To evaluate the long-term effect of using small intestinal submucosa (SIS) for bladder augmentation in patients with neurogenic bladder.
A total of 15 patients (age range 14-65 years; mean age 29. 6 years) were enrolled in our study. The patients had poor bladder capacity and compliance caused by a neurogenic disorder requiring bladder augmentation. A small intestinal submucosa (SIS) cystoplasty was performed alone or in combination with ureter reimplantation. We prospectively followed the cohort to assess the urodynamics parameters, morphologic changes and patient satisfaction and evaluate the clinical benefit of the SIS procedure in long term. The surgical indications and complications were analyzed.
The duration of follow-up ranged from 4.5 to 8.3 years (mean 6.3 years). Nine patients had expected long-term benefit, leading to an overall success rate of 60%. Two patients experienced immediate failure, and four patients slowed decrease in bladder capacity over time. Compared with the baseline data, there were significant increases in bladder capacity (163.5 ± 80.90-275.6 ± 159.5 ml, p < 0.05) and a significant decrease in maximum detrusor pressure (45.07 ± 29.03-17.60 ± 10.34 cmH2O, p < 0.05). Histologic examinations showed a complete conversion of SIS, leaving the urothelial lining and bladder wall containing muscular, vascular, and relatively thick connective tissue. Major complications included vesicoureteral reflux in five patients, bladder stone formation in one patient, and bladder perforation in one patient.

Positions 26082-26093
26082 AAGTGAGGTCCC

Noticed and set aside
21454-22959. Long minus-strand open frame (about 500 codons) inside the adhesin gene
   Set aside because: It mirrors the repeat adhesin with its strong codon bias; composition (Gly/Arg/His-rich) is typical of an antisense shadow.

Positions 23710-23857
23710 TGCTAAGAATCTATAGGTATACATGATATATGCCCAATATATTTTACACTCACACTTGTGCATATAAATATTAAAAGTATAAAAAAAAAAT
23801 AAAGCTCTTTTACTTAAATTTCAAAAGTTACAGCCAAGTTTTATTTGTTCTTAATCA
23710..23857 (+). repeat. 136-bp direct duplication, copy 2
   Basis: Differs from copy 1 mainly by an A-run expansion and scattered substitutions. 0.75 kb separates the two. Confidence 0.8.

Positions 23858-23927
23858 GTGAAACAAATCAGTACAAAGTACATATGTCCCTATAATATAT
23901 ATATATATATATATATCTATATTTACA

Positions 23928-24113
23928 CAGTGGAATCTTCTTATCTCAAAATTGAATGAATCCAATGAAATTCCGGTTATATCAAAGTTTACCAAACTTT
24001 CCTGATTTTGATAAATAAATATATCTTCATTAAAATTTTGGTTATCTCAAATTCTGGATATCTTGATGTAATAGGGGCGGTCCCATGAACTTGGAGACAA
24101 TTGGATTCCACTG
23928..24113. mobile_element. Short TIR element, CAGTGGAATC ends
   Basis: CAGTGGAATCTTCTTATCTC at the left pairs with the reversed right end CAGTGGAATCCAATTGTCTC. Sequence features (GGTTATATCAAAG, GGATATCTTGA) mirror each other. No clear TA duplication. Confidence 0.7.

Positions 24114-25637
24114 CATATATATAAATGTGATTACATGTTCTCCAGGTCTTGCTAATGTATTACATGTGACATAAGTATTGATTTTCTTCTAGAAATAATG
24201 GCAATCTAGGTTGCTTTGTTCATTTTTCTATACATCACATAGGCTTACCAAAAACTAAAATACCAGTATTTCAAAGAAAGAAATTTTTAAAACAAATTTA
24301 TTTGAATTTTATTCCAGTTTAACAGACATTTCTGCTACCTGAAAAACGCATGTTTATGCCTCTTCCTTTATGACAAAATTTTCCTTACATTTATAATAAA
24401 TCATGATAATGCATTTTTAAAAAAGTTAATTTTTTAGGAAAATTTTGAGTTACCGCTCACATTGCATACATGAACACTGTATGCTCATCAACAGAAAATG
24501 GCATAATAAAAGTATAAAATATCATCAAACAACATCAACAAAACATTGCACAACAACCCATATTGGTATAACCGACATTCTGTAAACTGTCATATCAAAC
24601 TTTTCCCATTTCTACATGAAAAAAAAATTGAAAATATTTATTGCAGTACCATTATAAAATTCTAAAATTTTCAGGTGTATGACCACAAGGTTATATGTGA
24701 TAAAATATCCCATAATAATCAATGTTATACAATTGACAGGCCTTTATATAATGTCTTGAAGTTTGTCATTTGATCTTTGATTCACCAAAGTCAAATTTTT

Bladder augmentation with an SIS graft offers a partial long-term success rate in neurogenic bladder patients. This procedure cannot be recommended as a substitute for enterocystoplasty, especially in patients with severe upper urinary tract deterioration and/or bladder fibrosis.
World journal of urology. 2019 Nov 11 [Epub ahead of print]
Fan Zhang, Limin Liao
Department of Urology, Fengtai District, China Rehabilitation Research Center, 10 JiaomenBeilu, Beijing, 100068, China., Department of Urology, Fengtai District, China Rehabilitation Research Center, 10 JiaomenBeilu, Beijing, 100068, China. .